Louis Bressler, the alleged shooter in the murder of Army Spc. Kevin Shields, was sent home early from Iraq because he had been diagnosed with post-traumatic stress disorder. Bressler's attorney, Ed Farry, points to his client's page on MySpace to show that "it doesn't show any of the pathologies." When NPR looked at Bressler's MySpace page, it bore the message "Chillin an Killin" next to Bressler's photo.
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A soldier who had survived two tours in Iraq and had been sent home after suffering traumatic brain injury was murdered in December in Colorado Springs near Fort Carson, Colo. Army Spc. Kevin Shields was killed, according to police, by three fellow soldiers who had served with him in Iraq.
People in Colorado Springs were shocked and puzzled. Some contend that the alleged killers were just bad apples. Others questioned whether the accused should have been allowed to join the Army in the first place. The Army said the alleged shooter had post-traumatic stress disorder, or PTSD. It is still unclear how that diagnosis will play out as the case goes to court.
Shields was out celebrating his 24th birthday the night he was shot. He had been sent home from Iraq with traumatic brain injury and was waiting for a medical discharge. His mother, Debra Pearson, lives in Roscoe, Ill., where Kevin grew up.
Pearson recalled the night she learned of her son's death. "I talked to my mom," she said, "and we had decided that at 12:30 I was going to call him with her and wish him a happy birthday. That didn't happen. At 11:15, I got the call that he'd been killed."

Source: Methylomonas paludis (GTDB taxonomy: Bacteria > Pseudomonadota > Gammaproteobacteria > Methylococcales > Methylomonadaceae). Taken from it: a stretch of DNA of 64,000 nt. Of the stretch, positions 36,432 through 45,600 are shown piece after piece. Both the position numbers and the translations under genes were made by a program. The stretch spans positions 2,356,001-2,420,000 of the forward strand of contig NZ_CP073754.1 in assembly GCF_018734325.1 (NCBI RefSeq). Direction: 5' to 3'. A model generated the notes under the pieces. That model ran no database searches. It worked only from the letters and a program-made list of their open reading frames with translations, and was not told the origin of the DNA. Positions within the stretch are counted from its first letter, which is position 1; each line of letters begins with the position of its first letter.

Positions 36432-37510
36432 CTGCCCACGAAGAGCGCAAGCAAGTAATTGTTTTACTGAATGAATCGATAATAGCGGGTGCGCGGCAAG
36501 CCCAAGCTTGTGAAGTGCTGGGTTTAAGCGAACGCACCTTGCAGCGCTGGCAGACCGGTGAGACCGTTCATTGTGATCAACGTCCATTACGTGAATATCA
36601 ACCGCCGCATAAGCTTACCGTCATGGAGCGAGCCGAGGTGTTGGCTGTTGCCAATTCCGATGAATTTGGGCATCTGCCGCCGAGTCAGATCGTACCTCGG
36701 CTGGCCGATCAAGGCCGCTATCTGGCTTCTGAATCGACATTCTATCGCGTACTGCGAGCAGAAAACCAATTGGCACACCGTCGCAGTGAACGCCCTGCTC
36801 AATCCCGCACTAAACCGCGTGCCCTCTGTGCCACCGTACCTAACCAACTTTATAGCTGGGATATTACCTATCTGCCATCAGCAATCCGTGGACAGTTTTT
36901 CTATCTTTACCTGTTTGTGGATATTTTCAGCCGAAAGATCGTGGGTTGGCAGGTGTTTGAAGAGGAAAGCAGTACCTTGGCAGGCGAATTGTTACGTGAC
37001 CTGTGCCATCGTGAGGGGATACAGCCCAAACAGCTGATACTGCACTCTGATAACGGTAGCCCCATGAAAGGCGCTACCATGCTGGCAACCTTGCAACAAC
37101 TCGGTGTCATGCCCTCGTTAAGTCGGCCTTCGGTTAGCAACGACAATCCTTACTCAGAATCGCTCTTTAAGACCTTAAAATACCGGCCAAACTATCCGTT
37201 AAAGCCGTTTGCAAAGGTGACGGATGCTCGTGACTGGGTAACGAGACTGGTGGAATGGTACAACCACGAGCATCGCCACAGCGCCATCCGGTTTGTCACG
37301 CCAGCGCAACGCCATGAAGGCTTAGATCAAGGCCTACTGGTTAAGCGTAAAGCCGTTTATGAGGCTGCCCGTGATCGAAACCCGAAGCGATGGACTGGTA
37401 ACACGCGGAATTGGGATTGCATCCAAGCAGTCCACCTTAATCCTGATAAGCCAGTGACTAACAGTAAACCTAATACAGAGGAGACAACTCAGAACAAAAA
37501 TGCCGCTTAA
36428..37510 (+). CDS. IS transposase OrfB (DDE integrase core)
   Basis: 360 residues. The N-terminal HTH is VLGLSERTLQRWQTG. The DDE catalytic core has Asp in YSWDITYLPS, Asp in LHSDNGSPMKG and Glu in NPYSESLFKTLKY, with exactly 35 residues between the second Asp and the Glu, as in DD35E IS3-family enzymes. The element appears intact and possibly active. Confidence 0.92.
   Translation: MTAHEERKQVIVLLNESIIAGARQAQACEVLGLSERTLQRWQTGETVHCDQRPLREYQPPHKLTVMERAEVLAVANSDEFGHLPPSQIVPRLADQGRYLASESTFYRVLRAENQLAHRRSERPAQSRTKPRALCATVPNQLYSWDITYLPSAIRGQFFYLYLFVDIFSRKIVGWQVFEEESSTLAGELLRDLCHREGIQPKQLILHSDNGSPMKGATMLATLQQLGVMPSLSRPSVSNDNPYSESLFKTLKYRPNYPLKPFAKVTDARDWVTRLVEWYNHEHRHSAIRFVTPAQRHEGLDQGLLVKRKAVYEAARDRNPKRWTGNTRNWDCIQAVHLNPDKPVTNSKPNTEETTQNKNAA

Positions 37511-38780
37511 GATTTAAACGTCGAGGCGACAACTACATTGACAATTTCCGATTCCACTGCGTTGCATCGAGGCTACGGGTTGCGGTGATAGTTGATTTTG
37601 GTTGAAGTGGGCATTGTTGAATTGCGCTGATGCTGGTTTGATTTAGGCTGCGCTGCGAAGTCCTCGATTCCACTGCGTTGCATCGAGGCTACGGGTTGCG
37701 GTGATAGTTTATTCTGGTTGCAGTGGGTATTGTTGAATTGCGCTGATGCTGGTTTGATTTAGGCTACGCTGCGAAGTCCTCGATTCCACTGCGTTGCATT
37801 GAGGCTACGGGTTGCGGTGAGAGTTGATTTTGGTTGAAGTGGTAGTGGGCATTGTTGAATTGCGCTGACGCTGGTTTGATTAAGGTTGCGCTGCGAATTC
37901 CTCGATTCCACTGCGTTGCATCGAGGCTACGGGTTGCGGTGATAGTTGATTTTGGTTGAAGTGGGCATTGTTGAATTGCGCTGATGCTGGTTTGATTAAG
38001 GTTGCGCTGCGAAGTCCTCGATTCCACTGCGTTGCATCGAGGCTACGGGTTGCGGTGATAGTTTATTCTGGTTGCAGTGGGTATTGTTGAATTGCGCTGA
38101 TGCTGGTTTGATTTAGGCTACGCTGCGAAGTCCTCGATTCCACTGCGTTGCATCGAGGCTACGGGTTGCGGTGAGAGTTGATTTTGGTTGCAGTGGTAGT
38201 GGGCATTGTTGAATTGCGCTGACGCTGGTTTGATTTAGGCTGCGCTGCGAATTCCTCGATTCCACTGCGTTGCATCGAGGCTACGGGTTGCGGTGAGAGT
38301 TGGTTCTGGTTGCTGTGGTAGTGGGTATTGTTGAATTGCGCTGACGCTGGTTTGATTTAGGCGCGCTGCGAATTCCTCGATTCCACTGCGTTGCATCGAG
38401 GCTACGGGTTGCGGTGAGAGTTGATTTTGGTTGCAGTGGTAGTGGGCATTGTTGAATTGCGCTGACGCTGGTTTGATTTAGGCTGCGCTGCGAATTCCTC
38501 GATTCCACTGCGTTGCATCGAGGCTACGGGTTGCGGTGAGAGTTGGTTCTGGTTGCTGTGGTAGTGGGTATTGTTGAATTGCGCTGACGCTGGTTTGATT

Shields had been shot in the face, the neck and the groin with a .38-caliber pistol. The night before, he had been out drinking in downtown Colorado Springs with three Army acquaintances, Louis Bressler, Kenneth Eastridge and Bruce Bastien.
Police quickly picked up Bastien, who began to talk. In a document filed with the court by the district attorney, Bastien said he and the other men had gotten so drunk that they had to stop the car at least twice to vomit.
According to the document, after one of those stops, Bastien said he was walking back toward the car when "he saw Louis Bressler shoot Kevin Shields. Kevin Shields immediately fell to the ground. ... Bressler then walked over to where Kevin Shields was lying and shot him four more times."
Bressler, the alleged shooter, had been sent home early from Iraq because he had been diagnosed with PTSD. He had received a medical discharge and was taking medications.
Ominous Signals in MySpace Pages
The suspects all have MySpace pages. Bressler and his wife, Tira, each have pages there, which Bressler's lawyer, Ed Farry, describe as "a kind of prototypical page by young people in America today."
"Both he and his wife discuss their adoration of each other," Farry says, adding, "It doesn't show any of the pathologies that — where certain other Web pages show — where people are contemplating bad acts."
True, Bressler and his wife do express their mutual affection on their MySpace pages. But the headline on Bressler's page reads "Chillin an Killin."
Tira Bressler's moniker is Devil's Angel, and buried in her dozens of online photos is a picture of a .38-caliber revolver with five shiny bullets in front of it. Police say Shields was killed with a revolver like that. Bressler was raised by his father in Charlotte, N.C., and did not graduate from high school.
'Killin Is Just What I Do'
Then there's Kenneth Eastridge, whose MySpace headline is "Killin is just what I do." There are plenty of pictures of his tattoos: the slogan "born to kill" and a Nazi SS insignia on one arm.
Michael De Yoanna reported on military affairs in Colorado Springs for a local paper, the Independent, and has looked at many military personnel Web pages. He says most are designed to convey reassurances to families.